Gender Differences in Adolescents’ Daily Interpersonal Events and Well-Being
This study was supported by a grant from the Russell Sage Foundation awarded to Andrew J. Fuligni. The author was supported by a National Science Foundation Graduate Research Fellowship while at the University of California, Los Angeles. Much gratitude to Andrew Fuligni, Rena Repetti, and their laboratory groups for their helpful comments and feedback on earlier versions of this work. Thanks to the students and schools who participated in this research.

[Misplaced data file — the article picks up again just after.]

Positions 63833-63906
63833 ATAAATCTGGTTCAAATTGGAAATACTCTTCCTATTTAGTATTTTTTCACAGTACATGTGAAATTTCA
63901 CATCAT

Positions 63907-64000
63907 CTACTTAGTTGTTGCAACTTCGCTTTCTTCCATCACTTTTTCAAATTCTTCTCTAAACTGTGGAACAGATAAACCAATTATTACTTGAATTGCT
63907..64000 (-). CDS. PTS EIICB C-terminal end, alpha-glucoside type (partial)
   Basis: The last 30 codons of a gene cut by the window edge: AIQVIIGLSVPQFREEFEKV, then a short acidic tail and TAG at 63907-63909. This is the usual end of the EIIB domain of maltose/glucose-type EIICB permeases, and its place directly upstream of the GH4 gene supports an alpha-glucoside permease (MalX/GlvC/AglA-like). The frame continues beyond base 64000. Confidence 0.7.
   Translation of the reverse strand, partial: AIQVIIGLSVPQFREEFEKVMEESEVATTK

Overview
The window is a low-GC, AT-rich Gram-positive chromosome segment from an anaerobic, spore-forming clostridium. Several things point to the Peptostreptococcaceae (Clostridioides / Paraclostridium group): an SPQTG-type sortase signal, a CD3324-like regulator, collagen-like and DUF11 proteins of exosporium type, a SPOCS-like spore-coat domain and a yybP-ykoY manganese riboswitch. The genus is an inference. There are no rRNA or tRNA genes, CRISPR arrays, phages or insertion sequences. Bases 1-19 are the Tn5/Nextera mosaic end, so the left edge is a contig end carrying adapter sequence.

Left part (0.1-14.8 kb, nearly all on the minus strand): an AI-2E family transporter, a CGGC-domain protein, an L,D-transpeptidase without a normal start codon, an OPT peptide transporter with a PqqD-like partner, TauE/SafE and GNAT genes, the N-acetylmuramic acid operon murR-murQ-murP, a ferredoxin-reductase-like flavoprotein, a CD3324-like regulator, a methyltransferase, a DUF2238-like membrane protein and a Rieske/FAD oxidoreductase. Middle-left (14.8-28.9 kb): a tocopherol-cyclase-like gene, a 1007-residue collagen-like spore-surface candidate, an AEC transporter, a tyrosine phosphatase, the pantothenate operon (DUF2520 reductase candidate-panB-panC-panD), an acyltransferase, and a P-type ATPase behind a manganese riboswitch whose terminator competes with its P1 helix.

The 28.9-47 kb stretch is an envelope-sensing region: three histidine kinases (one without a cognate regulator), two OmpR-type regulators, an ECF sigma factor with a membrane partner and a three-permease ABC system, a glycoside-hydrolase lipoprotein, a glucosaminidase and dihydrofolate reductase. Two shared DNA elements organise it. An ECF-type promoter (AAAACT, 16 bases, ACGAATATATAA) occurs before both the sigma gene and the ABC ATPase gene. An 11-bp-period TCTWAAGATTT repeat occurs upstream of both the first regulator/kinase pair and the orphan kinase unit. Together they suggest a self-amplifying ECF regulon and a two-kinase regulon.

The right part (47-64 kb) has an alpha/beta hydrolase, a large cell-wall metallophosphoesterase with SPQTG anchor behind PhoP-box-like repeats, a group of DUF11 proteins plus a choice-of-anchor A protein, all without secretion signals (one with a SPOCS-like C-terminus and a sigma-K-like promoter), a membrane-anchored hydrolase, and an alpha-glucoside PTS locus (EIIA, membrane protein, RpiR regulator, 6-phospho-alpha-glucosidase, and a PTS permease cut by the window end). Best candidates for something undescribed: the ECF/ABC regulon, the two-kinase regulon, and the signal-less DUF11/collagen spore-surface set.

This study examined daily interpersonal events with parents and friends and daily well-being among 589 ninth-grade students (mean age = 14.9 years) from Mexican, Chinese, and European backgrounds. Associations were examined using a daily diary methodology whereby adolescents reported on positive and negative interpersonal experiences and mood each day for 2 weeks. Analyses using hierarchical linear modeling revealed bidirectional associations between adolescents’ daily social interactions and mood. Findings indicated gender differences in adolescents’ reactivity to daily interpersonal events as well as in the strength of daily mood as a predictor of interpersonal events. Furthermore, the ratio of positive to negative events experienced daily was consequential for adolescents’ daily mood. Findings have practical implications for adolescents’ everyday functioning and potential long-term adjustment.